Elbrus expeditions. Trekking and ski-touring in the Mount Elbrus area. Caucasus Mountains, Russia. Mt Elbrus climb. gb@geographicbureau.com phone: +7 812 2305794 fax: +7 812 2304576 Postal address: 197110, P.O.Box 162, St Petersburg, Russia

Over 25 years experience

ABOUT THE CAUCASUS

For the purposes of this work the Central Caucasus is deemed to extend WNW-ESE from the Chiper Karachai pass (3296m) to the Krestovy pass (2388m). The straight-line distance between these points is about 200 km.

Geographers declare that the basic relief of the central range consists of 2 roughly parallel lateral ridges. The Glavniy ( Main or Great Caucasus) is continuous, while along its north side the Bokovoi (lateral) is disjointed and broken into numerous isolated massifs separated by deep valleys. (More particular offshoots of the Central Caucasus are identified in a separate map here).

Bokovoi is a name or term rarely seen on Western or Russian maps. Except for the Bezingi Wall section of the Glavniy, as such it includes nearly all the highest summits of this tremendous mountain system: Elbrus, Adyrsu, Dykhtau, Koshtantau, Sugan, Teplitau, Gimarai and Kazbek. Thus the Great Caucasus ridge is deflected S at the Adai Khokh massif, across the Mamison pass to Kozi Khokh, to continue E over Khalatsa, Zikara, Zilga Khokh and Kalasan to the Krestovy pass. As a watershed, this analysis is correct, but visitors to the range will always regard the Bokovoi sections as an integral part of the Great Caucasian chain. Moreover, the matter has been further complicated in the 20th century by political machinations in awarding and subtracting territory between Russia and Georgia. These events were mostly instigated by Stalin in various population purges when entire communities were transported to Siberia in response to quelling uprisings. For instance, when the Karachai was subdued the revised frontier passed N of Elbrus, so putting that mountain and the upper Baksan within Georgia; but the most frequent change has occurred in the neighbourhood of Kazbek, and the frontier now properly runs along the Gimarai (Bokovoi) chain, and not along the watershed of the range to the Krestovy pass.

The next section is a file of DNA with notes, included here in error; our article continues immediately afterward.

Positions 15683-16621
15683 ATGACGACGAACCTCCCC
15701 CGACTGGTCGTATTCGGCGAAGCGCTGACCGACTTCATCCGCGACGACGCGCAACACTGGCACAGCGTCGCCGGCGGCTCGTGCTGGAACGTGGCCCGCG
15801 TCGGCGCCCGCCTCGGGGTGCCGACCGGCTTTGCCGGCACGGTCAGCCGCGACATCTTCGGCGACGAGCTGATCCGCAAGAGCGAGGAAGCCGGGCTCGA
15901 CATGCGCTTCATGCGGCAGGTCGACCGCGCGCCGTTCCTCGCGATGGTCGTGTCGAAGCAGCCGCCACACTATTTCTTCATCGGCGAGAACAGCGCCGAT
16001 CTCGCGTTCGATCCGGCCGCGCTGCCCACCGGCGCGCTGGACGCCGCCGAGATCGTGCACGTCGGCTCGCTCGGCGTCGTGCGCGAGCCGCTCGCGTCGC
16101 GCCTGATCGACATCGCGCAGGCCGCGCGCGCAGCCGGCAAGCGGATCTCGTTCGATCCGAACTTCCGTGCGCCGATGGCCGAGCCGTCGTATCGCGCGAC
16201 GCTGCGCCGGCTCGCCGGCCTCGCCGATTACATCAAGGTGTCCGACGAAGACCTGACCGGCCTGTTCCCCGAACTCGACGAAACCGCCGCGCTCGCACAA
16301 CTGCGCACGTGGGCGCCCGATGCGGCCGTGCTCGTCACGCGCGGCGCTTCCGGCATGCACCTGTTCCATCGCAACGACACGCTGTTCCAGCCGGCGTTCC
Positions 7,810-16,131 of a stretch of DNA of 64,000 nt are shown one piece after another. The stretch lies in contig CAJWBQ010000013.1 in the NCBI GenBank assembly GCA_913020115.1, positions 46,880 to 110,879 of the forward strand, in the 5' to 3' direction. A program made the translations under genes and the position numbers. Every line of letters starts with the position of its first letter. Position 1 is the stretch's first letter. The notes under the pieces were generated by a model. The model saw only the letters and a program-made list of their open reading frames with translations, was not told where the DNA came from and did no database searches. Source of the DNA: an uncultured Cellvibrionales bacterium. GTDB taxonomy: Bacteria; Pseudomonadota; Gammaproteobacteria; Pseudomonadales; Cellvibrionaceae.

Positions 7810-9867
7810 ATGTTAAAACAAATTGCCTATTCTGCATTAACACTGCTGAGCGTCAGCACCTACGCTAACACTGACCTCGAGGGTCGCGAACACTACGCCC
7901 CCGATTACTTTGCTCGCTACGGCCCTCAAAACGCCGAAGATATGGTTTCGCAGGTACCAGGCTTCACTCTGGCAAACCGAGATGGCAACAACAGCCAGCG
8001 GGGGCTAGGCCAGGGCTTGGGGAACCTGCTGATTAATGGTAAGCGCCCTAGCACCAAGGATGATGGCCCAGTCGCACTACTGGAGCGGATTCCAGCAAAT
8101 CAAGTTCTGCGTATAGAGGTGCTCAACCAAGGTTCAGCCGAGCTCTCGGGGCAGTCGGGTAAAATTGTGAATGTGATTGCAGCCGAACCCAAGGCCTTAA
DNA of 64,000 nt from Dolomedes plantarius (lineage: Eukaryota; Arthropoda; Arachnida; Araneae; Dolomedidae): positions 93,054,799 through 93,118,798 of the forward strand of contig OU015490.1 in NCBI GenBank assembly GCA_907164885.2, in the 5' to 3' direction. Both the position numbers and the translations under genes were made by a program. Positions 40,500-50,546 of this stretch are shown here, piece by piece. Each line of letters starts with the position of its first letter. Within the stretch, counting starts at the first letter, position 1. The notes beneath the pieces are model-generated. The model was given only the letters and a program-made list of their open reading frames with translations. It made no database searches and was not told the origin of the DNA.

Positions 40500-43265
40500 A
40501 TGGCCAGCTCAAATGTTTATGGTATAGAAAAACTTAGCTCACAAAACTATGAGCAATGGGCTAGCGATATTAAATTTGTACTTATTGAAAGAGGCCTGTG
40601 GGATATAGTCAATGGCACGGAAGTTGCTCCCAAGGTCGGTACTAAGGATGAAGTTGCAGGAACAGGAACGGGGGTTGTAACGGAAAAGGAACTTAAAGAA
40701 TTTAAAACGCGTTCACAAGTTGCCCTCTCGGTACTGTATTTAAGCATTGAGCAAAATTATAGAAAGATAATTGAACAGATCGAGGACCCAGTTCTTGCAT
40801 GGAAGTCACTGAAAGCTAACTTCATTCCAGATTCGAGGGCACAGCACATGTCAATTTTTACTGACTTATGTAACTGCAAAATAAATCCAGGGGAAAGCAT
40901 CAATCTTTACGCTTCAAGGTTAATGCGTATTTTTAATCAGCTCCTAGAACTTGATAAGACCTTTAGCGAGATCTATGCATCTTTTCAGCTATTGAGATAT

In general, the lower elevations, outer ridges and gorges are formed and cut in limestone beds while the higher ridges and all the main chains and massifs reveal firm crystalline rocks, including shales, gneiss and granites. Thus fine glacier cwms reminiscent of the Alps are carved in the upper ridges, their walls forming sharp crests upon which shapely peaks rise.

Glaciers are very numerous, and obviously longer and larger on the N side of the range. Like the Alps and other major northern hemisphere mountains, glaciers have been retreating steadily for many decades. Regression is averaging 15-25m per annum. Extensive snowfields cover the old volcanic cones of Elbrus (140sq.km) and Kazbek (80sq.km); many smaller snowfields exist. In the Caucasus the longest valley glaciers are, on the N slope, Dykhsu, Bezingi and Karagom; on the S slope, Lekhzir and Zanner. Their length at present varies from 14 to 11 km.